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Body Count was the first to make recordings that gave to the plight of the inner cities a soundtrack of loud guitars with hardcore punk attitude. (Handout/Allentown Morning Call/MCT)
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That Body Count—founded in 1990 by rock guitarist Ernie C. and rapper/actor Ice-T—is still rapping and rocking about the `hood is an achievement of the most basic kind.


Over the last 10 years, three band members have died: drummer Beatmaster V in 1996 (leukemia), bassist Mooseman in 2001 (homicide) and guitarist D-Roc in 2004 (lymphoma). For Ernie C., who went to high school with Ice-T in Los Angeles’ notorious South Central district, success has been in the survival.


“I hear about how we’ve been `cursed’ quite a bit,” says Ernie C. “Since it was me and Ice that started the band and hired everyone to be in it, other people are scared to get in position to fill in those spots. But I don’t believe we’ve been cursed. I just believe we’re black men in America and the ratio for those kinds of things is a little higher for us than it is for everyone else, you know? That’s what happens.”


The group has overcome even more. It was 16 years ago when Body Count first shocked an unsuspecting public with its provocative—and at the time, revolutionary—amalgam of rap and thrash. But their fame was a double-edged sword. The track “Cop Killer” off their self-titled Warner Brothers Records debut inspired a massive boycott of Time Warner in 1992, which ultimately led to Body Count’s defection. The controversy persists after three more albums over 15 years: “Born Dead” (1994), “Violent Demise: The Last Days” (1997) and “Murder 4 Hire” (2006).


“It still lingers for us, even now,” says Ernie C. of the controversy that inspired everyone from Charlton Heston to President George H.W. Bush to then-New York Gov. Mario Cuomo to turn Body Count into a virtual punching bag. “I’ll try to book clubs and the guy I’m talking to will mention it and I’ll think to myself `Man, that was 17 years ago.’ But I meet a lot of bands who ask me about it too and I’m real respected by other artists for it. But it’s a love/hate thing. Ice gets it too, even though he plays a cop on TV now on `Law & Order SVU.’”


“But it was a funny time in American history. It was an election year, and the president was running for re-election with no platform to stand on. We wrote that song in 1990 and it didn’t get attention till 1992. We played that song every night on Lollapalooza and there were no complaints until a councilman in Texas complained. Then Clear Channel, who was based in Texas, brought it to Bush’s attention, who’s from Texas also, and the rest is history once you connect the dots. It got a lot bigger than the five guys who were just trying to write a song in Los Angeles. It definitely got too big.”


Body Count was the first to make recordings that gave to the plight of the inner cities a soundtrack of loud guitars with hardcore punk attitude. Since that time, hip-hop music went on to dominate the record industry and Body Count’s brash style of rap metal went on to subtly influence artists from Rage Against the Machine to Korn to Slipknot.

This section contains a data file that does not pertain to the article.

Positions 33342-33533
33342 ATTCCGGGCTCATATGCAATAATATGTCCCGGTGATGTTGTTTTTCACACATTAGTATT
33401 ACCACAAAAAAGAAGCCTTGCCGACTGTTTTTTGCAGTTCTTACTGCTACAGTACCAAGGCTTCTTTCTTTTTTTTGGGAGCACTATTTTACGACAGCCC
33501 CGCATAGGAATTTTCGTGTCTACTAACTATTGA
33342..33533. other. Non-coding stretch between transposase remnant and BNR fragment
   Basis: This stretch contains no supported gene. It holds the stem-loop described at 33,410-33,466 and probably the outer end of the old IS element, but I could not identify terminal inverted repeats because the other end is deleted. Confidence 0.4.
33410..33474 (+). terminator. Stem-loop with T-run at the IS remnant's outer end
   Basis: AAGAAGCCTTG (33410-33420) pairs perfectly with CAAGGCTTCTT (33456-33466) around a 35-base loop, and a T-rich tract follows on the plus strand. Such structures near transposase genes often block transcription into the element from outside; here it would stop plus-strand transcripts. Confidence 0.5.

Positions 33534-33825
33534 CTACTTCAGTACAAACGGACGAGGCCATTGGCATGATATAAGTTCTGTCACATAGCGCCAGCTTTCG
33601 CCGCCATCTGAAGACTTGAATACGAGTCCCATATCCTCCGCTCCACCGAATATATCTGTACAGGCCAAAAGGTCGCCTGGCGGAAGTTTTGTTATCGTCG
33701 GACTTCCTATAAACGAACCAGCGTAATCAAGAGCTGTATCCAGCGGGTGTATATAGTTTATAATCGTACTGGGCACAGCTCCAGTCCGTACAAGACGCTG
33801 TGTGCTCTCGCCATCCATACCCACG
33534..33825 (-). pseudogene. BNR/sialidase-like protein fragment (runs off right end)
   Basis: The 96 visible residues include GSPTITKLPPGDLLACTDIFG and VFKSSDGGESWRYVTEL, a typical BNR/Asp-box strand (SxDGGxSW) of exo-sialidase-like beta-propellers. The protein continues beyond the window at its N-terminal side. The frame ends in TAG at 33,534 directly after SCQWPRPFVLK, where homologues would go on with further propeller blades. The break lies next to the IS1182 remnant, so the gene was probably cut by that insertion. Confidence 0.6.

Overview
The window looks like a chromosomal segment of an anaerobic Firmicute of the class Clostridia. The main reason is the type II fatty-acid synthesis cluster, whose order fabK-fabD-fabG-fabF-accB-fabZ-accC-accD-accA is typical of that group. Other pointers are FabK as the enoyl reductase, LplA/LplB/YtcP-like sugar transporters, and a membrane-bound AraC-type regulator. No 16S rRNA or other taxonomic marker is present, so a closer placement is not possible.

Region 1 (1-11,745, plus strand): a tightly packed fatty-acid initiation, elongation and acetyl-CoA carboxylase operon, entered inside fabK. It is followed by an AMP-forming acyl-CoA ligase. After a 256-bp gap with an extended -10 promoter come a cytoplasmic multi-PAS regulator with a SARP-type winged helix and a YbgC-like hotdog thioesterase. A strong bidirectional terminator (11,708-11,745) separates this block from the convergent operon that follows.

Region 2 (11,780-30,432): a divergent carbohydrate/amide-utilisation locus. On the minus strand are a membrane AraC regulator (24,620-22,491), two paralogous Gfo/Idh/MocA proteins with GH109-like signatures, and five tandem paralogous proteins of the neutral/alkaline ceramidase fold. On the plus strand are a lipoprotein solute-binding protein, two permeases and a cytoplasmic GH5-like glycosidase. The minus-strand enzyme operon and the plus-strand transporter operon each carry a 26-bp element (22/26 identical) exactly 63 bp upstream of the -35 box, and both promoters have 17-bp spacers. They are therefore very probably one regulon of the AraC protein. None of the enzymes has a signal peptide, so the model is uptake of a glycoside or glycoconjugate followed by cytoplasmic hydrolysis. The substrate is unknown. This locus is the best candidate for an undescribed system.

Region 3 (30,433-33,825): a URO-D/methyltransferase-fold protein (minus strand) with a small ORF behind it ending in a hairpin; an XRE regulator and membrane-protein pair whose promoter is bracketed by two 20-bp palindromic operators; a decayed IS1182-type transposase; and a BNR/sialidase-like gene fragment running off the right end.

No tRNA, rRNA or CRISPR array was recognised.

“A lot of rappers want to be in a rock band,” says Ernie C., who is planning on writing a song with Bo Diddley, Ice-T and Ludacris, “but it has to be done sincerely. You can’t just get anybody on guitar and expect it to work. Like Puffy got Jimmy Page to work with him—and I respect Puffy, I respect what he was trying to do—but it wasn’t done right. Ice and I, on the other hand, really loved the music we were doing, and it showed. We were just a band that played the songs that we knew how to write. Everybody writes about whatever they learned growing up, and we were no exception. Like the Beach Boys sing about the beach, we sing about the way we grew up.”


Body Count plays very few live dates—partly because of Ice-T’s filming schedule for “Law and Order: SVU” and also because, according to Ernie C., Body Count was supposed to be a DIY band from day one.


“Body Count wasn’t supposed to be a big deal at all. We originally just set out to sell 50,000 records like The Ramones or the Dead Kennedys. We wanted to be a big punk band, because our first record is almost a punk record. But what happened was, we got onto Warner Brothers on the coattails of Ice’s solo career and then we had `Cop Killer’ happening in an election year, so it just got blown out of proportion for what the band was.


“We just wanted to play small clubs for 200 people kinda like we’re doing now. Last year, we played big festivals in Europe for 40,000 to 50,000 people. But right now, we’re just trying to get back to playing clubs again and working with good people that I know.”


He says that the band turned down a House of Blues tour and is resisting offers to book show more frequently. “That’ll burn Ice out because he’s gotta get a plane on Saturday to be home on Sunday and be on the `SVU’ set on Monday.”


Though he admits he would like Body Count to play more often, Ernie C. speculates that the band is still running because it has been a sometimes occupation.


“I don’t know if we’d still like each other if we played four or five years consistently. I have friends like Slash and Tom Morello, and none of their bands are still together. I haven’t seen Ice in a month, but when I do, we’ll go do the show and it’ll be a lot of fun for everybody, including the audience. Because it won’t look like we have to be there.”

Tagged as: body count | hip-hop | ice-t
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